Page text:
MPs’ Uyghur warning – Britain must take steps to prevent China’s atrocities against Uyghur Muslims by banning the import of Chinese cotton and solar panels from Xinjiang province, MPs say in a report today. They also urge ministers that no government officials should attend the Winter Olympics in Beijing next year, adding that without any action the government will be allowing China “to nest the dragon deeper and deeper into British life”.

Castle of consolation – Denmark might not have managed to beat England, but at least they’ve got the world’s largest sandcastle. The recently completed structure in the small seaside town of Blokhus stands 21.16 metres in height (69.4ft), making it more than 3 metres taller than the previous best, according to Guinness World Records.

Today in Focus podcast: can rape review change anything?

The government has said sorry to thousands of rape victims who have been failed by the criminal justice system. But survivors want cases reopened and justice finally done.

Today in Focus Rape law review Sorry your browser does not support audio – but you can download here and listen 00:00:00 00:34:18

Lunchtime read: the myth around the toppling of Saddam

Facebook Twitter Photograph: Gilles Bassignac/Gamma-Rapho/Getty Images

The toppling of Saddam Hussein’s statue in Iraq in 2003 made worldwide headlines and came to be a symbol of western victory in Iraq. But today’s long read explores how there was much more to that story than first appeared and that behind it lay an attempt by the US military to create a myth around the war to crush Saddam’s regime.


Roger Federer was well beaten by Hubert Hurkacz, but the 39-year-old has not had a bad tournament after a long injury lay-off. Denis Shapovalov thanked the crowd for helping him into a semi-final against Novak Djokovic after five nip-and-tuck sets on No 1 Court on Wednesday, but it was as much a case of the No 10 seed needing to persuade himself as anything else. Australian Open boss Craig Tiley is warning international tennis players will not accept the same strict quarantine conditions required for the 2021 tournament.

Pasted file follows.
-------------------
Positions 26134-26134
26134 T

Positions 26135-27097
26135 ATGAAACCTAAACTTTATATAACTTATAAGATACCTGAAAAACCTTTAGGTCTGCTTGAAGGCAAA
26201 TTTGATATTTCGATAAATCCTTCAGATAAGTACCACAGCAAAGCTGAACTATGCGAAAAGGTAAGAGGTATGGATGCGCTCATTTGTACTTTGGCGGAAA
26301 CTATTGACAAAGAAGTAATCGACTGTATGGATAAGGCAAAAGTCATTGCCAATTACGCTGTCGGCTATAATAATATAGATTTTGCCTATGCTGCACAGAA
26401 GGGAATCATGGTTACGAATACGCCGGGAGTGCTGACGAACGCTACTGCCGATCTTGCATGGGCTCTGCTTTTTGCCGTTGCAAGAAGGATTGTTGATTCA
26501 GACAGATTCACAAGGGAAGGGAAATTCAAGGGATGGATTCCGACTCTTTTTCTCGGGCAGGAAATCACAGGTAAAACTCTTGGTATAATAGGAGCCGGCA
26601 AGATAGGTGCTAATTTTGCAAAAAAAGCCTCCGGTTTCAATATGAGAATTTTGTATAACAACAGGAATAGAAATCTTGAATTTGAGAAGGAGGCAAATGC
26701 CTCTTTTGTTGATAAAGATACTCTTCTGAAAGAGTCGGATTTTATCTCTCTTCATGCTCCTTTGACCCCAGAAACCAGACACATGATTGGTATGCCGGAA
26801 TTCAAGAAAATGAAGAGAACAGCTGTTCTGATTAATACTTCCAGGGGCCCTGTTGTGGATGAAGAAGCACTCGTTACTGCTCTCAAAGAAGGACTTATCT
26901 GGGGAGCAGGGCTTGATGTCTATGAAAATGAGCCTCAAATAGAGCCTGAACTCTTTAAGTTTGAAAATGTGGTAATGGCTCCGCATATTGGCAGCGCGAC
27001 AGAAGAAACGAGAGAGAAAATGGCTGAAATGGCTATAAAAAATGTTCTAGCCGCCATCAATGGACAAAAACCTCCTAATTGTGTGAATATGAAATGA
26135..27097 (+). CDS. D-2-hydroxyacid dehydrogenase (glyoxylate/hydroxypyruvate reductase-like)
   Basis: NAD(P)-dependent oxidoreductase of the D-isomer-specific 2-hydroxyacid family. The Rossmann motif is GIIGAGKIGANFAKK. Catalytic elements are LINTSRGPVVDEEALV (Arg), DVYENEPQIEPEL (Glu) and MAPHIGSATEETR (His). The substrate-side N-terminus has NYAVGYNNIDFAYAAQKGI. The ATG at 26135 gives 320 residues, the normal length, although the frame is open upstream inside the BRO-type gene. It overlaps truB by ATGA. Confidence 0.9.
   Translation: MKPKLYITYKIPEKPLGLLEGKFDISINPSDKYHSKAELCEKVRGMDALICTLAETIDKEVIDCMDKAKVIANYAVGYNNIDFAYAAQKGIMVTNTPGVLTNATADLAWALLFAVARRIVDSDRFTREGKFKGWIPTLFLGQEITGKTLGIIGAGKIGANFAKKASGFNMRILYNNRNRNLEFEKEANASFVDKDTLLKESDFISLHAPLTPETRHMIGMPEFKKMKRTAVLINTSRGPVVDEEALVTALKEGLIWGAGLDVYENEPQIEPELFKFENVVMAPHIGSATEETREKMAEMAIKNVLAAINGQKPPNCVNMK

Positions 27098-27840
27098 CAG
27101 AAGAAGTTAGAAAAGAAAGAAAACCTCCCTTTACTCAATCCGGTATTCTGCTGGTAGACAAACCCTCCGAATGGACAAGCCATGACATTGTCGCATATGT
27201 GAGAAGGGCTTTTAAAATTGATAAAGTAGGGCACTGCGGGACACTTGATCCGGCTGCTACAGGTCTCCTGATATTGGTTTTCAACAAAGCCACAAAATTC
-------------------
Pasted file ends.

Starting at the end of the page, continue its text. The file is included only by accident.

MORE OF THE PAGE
Pressing ahead with the 2021 British & Irish Lions tour was always going to be a calculated risk but its ongoing viability is now teetering on the brink. The Huddersfield forward Kenny Edwards has been banned for 10 matches for putting his finger up the bottom of an opponent. Ben Stokes will lead out a team of fringe players and rookies in Cardiff on Thursday for the first of three one-day internationals against Pakistan, with a completely new squad – nine of whom are uncapped in the format – rustled up from county cricket in response to the crisis.


Exscientia, an Oxford-based firm that uses artificial intelligence to develop medicines, has won a $1.5m grant from the Bill & Melinda Gates Foundation to create a Covid-19 treatment that also works for new mutations or other Sars viruses. The FTSE100 is set to dip 0.22% this morning, while the pound is on $1.378 and €1.169.

The papers

Facebook Twitter Photograph: The Guardian

The Guardian has a banner front of Harry Kane celebrating his winning goal and the headline “England’s dreaming: now final awaits for first time since ’66”. The Telegraph says “The history boys” and the Times also takes the long view with “England make history”. For the Sun it is “Probably the best feeling in the world” while the Mail puns “Kane you believe it”. The Mirror says “Finally”, while the Express has “And finally”. The i thinks we were seeing “Fairytale football” and the Star asks “Is this the greatest dream ever?”.

The FT leads with “Fintech Wise valued close to £9bn after record London direct listing” and football is also played down north of the border where the Scotsman leads on “Lockdown easing at risk as hospitals struggle”. The National’s lead is “Revealed: How BBC gives Tory Govt easy ride”.